•Stocks and Bonds
If I remember correctly, near the end of last year many many many talking heads were telling everyone that the best performing stocks in 2018 were going to be those of companies located outside of the U.S. and around the world.
As many times is the case, that advice hasn’t exactly panned out so far this year. What we’ve seen instead is more worries than rewards. Why? Because of rising interest rates. One reason, the 10-year U.S. Treasury note has come as close as possible to a dreaded 3 percent yield. At this writing it stands at 2.99 percent.
Should that 3 percent return come to bear, it would be the highest level on our 10-year Treasury in four years– since January 2014—and the widest spread between it and German bonds in 29 years.
This worries talking heads as rising interest rates do impact stock prices at home and abroad in a not so necessarily great way.
Keep that in mind as our stock markets continue to unwind this year and talks of a coming recession begin being heard more and more.
Market Quick Glance
For those focused on the weekly, year-to-date market index returns, NASDAQ and the Russell 2000 rewarded those folks the most last week as both closed in positive y-t-d territory at the close of business on Friday.
Below are the weekly and 1-year index performance results for four major indices— including the dates each reached new highs—according to CNBC.com based on prices at the close of business on Friday, April 20, 2018.
–DJIA -1.04% YTD down but less than the previous week’s -1.45%
- 1 yr Rtn 18.87% down from the previous week’s 19.10%
Most recent DJIA all-time high was reached on January 26, 2018 of 26,616.71. The previous high was reached January 18, 2018 was 26,153.42.
-S&P 500 -0.13% YTD down but less than last week’s -0.65%
- 1 yr Rtn 13.34% down from last week’s 14.06%
The S&P 500 reached its most recent all-time high on January 26, 2018 of 2,872.87. The previous high was reached on January 19, 2018 of 2810.33.
-NASDAQ 3.52% YTD up from last week’s 2.94%
- 1yr Rtn 20.78% down from last week’s 22.42%
NASDAQ reached a brand new all-time high on March 13, 2018 of 7,637.27. The previous high was reached on March 9, 2018 of 7,560.81.
-Russell 2000 1.86% YTD up from than last week’s 0.91%
- 1yr Rtn 13.00% down from last week’s 15.18%
The Russell 2000 reached an all-time high on January 24, of 1,615.52. The previous high was reached on January 16, 2018 of 1,604.02.
Returns looking up.
At the close of business on Thursday, April 19, 2018, the average fund that falls under the broad U.S. Diversified Equity Funds heading had a year-to-date total return of 1.62%. +0.32%. That’s up from the previous week’s average.
Small-Cap Growth funds gained the most as the average return here was 6.27% and Dedicated Short Bias Funds proved to have not so hot average returns, -6.97%.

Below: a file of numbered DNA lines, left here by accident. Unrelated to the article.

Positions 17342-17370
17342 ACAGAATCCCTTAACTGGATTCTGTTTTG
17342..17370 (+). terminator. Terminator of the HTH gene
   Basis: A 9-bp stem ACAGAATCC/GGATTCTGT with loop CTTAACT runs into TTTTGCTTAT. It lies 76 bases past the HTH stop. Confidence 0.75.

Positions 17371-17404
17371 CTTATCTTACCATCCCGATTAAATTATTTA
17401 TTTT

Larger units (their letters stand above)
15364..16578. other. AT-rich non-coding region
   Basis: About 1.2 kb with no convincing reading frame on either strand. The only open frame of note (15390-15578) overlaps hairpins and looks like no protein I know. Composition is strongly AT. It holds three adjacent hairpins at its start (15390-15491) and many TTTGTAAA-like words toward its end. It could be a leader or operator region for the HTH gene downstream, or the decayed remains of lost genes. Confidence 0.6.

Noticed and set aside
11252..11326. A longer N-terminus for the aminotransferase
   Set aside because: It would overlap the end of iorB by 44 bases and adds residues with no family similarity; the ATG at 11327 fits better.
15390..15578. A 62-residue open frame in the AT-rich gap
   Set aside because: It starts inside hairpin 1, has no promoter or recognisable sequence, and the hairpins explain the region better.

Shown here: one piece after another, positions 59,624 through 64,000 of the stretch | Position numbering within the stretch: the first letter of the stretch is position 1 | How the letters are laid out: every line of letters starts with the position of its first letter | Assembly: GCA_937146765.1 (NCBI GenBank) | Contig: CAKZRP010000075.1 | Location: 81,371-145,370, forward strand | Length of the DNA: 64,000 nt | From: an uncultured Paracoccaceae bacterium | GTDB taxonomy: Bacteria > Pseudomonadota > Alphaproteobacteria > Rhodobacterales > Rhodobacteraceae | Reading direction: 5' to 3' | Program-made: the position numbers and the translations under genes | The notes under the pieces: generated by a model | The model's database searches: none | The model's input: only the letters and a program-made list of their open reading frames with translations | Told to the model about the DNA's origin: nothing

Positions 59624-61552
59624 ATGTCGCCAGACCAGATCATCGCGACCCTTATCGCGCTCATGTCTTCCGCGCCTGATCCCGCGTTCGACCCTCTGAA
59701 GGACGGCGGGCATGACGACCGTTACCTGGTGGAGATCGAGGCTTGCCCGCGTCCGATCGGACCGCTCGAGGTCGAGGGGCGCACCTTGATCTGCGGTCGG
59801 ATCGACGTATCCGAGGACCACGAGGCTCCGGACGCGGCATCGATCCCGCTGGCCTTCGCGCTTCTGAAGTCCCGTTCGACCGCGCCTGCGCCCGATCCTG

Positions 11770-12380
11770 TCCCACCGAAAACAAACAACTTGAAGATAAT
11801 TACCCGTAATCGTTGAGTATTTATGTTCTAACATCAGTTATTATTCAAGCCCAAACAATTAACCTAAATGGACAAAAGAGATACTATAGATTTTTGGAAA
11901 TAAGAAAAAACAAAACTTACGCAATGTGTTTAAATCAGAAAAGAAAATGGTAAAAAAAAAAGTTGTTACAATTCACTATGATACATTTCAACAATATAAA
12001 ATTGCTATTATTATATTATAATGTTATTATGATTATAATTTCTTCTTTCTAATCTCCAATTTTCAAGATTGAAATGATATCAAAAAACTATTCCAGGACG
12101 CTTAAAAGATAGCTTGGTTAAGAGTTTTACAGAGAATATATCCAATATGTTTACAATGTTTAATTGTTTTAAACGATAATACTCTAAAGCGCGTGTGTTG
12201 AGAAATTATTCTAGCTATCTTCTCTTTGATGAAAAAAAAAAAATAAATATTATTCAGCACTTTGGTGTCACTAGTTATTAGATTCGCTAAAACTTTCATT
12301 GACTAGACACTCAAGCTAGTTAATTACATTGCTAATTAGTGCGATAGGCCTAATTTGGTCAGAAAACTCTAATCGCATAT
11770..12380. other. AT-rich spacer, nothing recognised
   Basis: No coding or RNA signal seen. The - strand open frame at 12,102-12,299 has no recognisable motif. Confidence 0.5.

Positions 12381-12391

Looking around the world, the average World Equity Fund had an average y-t-d return of 1.60% with Latin American Funds leading the way at 6.42%.
And then there are bond funds. The average here, including all types of bond funds, had a y-t-d return of down ½ of 1 percent.
Visit www.allaboutfunds.com for more information about how various equity and fixed-income funds have rewarded investors over the short-and long-term, based upon Lipper data. Short-term meaning weekly and monthly performance returns; longer-term includes quarterly, year-to-date, 1-yr, 2-yr, 3-yr and 5-yr returns.
No matter what the White House has to say about our economy, what’s happening today mixed in with rosy projections about tomorrow can’t really be taken at face value. That’s because ignoring what history has shown us about our economy and the performances of the stock and bond markets have a way of repeating themselves.
On that note, consider the following from a recent Newsweek.com article written by two professors, Steven Pressman at Colorado State University and Robert H. Scott lll, at Monmouth University:
- While the Great Recession has come to an end, people are adding to their household credit card debt and student load debt in a big time way. Today this nonmortgage household debt is 41 percent above its previous peak achieved 10 years ago in 2018.
- While low interest rates have helped the housing market recover from the housing mess experienced during the early 2000s, the cost of homes has risen while many people a) don’t have the income to qualify for a loan; b) have the down payment to qualify for such a loan; and c) have the credit score to make the dream of owning a home possible.
- American households have 6 to 7 percent less spending power than they did a decade ago.
According to the authors, the U.S. economy is primed for another recession.”We believe it’s not a question of if. It’s a question of when.”